• Individuals at risk for contracting zoonoses need to understand that the symptoms of these diseases may be vague, such as fever and flu-like signs.
  • Prompt consultation with a health care professional is prudent should these symptoms develop in individuals exposed to animals or to their environment.
  • When infectious disease is suspected to occur in animals, owners should ask their veterinarian if the disease(s) under consideration has/have zoonotic potential and, if so, what precautions are necessary to prevent transmission to people.
  • If a zoonotic disease is suspected, communication between the veterinarian and health care professional should be requested by the patient or the patient's advocate (e.g., the parent).


Certain zoonoses transmitted by livestock show marked variation in the season in which they occur. In the United States, beef cattle, sheep, and goats typically gestate over the winter months to give birth in the late winter or early spring. During this time period, many different species of zoonotic infectious agents may cause abortion, stillbirth, and weak neonates in these livestock species (Menzies, 2011). People may be exposed to these agents directly when handling affected animals during gestation and birthing season.

Q fever is a zoonosis caused by the bacterium Coxiella burnetii. This disease brings several important issues to light regarding the influence of season on disease risk. Symptomatic shedding of high numbers of this pathogen may occur in livestock showing abortion or birth of weak newborns. However, asymptomatic shedding of this bacterium can occur in ruminant livestock at the time of birthing of healthy offspring (Roest, Tilburg, Van Der Hoek, Vellema, Van Zijderveld, Klaassen, & Raoult, 2011). Inhalation of widely dispersed airborne organisms from aborting and recently birthed goats has been implicated as the cause of a recent, large-scale human Q fever epidemic in the Netherlands (Roest, Tilburg, Van Der Hoek, Vellema, Van Zijderveld, Klaassen, & Raoult, 2011).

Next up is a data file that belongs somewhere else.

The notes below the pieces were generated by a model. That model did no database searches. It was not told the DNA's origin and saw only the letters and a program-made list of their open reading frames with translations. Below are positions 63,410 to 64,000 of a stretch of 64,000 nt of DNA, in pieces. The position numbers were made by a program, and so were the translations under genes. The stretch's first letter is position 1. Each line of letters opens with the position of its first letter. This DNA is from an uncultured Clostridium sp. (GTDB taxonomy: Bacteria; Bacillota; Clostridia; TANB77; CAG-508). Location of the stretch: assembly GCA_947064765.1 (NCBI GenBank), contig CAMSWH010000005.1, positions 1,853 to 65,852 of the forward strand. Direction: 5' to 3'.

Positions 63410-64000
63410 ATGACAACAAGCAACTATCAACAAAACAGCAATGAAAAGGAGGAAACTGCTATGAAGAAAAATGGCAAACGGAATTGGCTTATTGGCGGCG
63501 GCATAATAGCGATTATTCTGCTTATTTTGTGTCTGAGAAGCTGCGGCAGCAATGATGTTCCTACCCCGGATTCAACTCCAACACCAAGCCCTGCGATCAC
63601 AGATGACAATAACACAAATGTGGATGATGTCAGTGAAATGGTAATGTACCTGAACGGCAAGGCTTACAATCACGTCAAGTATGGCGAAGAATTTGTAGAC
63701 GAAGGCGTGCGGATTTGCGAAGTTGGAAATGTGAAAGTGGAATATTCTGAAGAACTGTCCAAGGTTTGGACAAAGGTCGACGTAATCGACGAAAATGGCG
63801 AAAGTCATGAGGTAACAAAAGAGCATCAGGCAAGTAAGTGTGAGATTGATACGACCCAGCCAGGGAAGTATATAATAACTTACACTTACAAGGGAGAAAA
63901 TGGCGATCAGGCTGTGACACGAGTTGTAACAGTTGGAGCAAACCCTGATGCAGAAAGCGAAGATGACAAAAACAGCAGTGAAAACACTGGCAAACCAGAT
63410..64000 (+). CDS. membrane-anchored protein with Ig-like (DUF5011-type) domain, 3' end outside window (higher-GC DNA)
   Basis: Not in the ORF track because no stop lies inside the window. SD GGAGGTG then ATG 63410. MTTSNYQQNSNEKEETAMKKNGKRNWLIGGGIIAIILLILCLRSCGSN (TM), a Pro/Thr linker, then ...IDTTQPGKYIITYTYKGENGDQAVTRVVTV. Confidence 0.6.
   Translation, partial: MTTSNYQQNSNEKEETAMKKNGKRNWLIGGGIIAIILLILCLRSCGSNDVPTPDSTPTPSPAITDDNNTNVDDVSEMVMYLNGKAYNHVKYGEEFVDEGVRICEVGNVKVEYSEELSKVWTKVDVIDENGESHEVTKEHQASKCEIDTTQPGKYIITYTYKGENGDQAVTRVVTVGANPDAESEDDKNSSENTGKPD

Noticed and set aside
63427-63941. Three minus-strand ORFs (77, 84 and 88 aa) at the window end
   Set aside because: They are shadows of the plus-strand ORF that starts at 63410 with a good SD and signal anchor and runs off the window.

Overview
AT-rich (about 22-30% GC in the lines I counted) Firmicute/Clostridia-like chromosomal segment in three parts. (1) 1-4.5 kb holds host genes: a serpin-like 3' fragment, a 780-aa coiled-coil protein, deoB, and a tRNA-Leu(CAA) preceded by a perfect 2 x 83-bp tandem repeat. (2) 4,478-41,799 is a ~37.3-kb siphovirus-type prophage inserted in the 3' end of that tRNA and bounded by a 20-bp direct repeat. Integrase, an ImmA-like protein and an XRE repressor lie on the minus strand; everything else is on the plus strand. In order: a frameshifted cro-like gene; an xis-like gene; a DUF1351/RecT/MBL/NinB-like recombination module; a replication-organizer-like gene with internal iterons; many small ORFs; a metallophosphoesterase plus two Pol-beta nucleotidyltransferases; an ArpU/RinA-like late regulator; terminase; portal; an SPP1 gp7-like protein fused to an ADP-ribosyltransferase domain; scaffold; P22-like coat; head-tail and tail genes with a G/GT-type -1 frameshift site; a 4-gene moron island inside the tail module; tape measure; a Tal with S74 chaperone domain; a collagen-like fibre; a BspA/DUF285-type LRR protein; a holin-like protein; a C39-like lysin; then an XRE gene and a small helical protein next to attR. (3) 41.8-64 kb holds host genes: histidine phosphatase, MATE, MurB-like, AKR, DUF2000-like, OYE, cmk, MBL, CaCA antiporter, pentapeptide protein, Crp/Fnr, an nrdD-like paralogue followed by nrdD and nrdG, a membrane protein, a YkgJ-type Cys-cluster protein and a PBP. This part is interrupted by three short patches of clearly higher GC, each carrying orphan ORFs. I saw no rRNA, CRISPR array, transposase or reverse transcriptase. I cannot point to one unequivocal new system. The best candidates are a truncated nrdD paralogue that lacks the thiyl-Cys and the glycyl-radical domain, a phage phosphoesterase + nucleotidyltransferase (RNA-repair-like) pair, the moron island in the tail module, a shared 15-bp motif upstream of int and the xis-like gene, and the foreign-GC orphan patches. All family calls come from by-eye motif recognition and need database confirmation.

Influenza-like illness (ILI), pneumonia, and hepatitis are potential manifestations of clinical Q fever infections in humans (Angelakis & Raoult, 2010). In both the Netherlands and the United States, the highest proportion of reported human Q fever cases occur in the late winter and spring (Roest, Tilburg, Van Der Hoek, Vellema, Van Zijderveld, Klaassen, & Raoult, 2011; Centers for Disease Control and Prevention, 2014a). This time period coincides with birthing season in most domestic ruminants. Importantly, these same months also coincide with what is typically the tapering end of the annual winter-spring spike in outpatient visits for ILI in humans (Centers for Disease Control and Prevention, 2014b). Health care professionals, therefore, may be confronted with the ILI patient who has Q fever or another livestock-associated zoonosis at a time period that overlaps with or soon follows a high caseload of seasonal influenza. The health care professional could then make a misdiagnosis of influenza.

The critical messaging opportunity for the Extension professional is to advocate the following precautions for managing livestock during gestation and birthing.

  • A veterinarian should be consulted promptly when abortions or stillbirths occur in livestock, so that appropriate hygienic measures and preventive practices can be initiated.